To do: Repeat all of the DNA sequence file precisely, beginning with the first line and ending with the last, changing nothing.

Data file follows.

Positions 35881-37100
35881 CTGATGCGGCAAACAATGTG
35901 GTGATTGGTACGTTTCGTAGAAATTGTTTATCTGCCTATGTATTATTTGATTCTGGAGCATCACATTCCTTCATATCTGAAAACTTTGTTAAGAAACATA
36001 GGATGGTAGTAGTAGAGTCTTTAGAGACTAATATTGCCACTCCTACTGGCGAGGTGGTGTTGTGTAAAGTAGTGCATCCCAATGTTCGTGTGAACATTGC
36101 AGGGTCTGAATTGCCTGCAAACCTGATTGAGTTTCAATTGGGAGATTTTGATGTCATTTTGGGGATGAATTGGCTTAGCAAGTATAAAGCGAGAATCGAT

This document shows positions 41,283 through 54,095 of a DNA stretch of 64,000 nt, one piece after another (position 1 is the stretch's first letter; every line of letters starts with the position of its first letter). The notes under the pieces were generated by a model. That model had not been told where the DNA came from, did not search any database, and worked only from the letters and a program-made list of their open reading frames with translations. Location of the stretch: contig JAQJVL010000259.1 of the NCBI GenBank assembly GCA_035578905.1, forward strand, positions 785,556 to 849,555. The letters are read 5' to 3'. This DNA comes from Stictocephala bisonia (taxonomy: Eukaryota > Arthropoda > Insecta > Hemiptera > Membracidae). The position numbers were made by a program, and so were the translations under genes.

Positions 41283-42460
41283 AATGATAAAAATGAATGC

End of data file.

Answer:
Positions 35881-37100
35881 CTGATGCGGCAAACAATGTG
35901 GTGATTGGTACGTTTCGTAGAAATTGTTTATCTGCCTATGTATTATTTGATTCTGGAGCATCACATTCCTTCATATCTGAAAACTTTGTTAAGAAACATA
36001 GGATGGTAGTAGTAGAGTCTTTAGAGACTAATATTGCCACTCCTACTGGCGAGGTGGTGTTGTGTAAAGTAGTGCATCCCAATGTTCGTGTGAACATTGC
36101 AGGGTCTGAATTGCCTGCAAACCTGATTGAGTTTCAATTGGGAGATTTTGATGTCATTTTGGGGATGAATTGGCTTAGCAAGTATAAAGCGAGAATCGAT

This document shows positions 41,283 through 54,095 of a DNA stretch of 64,000 nt, one piece after another (position 1 is the stretch's first letter; every line of letters starts with the position of its first letter). The notes under the pieces were generated by a model. That model had not been told where the DNA came from, did not search any database, and worked only from the letters and a program-made list of their open reading frames with translations. Location of the stretch: contig JAQJVL010000259.1 of the NCBI GenBank assembly GCA_035578905.1, forward strand, positions 785,556 to 849,555. The letters are read 5' to 3'. This DNA comes from Stictocephala bisonia (taxonomy: Eukaryota > Arthropoda > Insecta > Hemiptera > Membracidae). The position numbers were made by a program, and so were the translations under genes.

Positions 41283-42460
41283 AATGATAAAAATGAATGC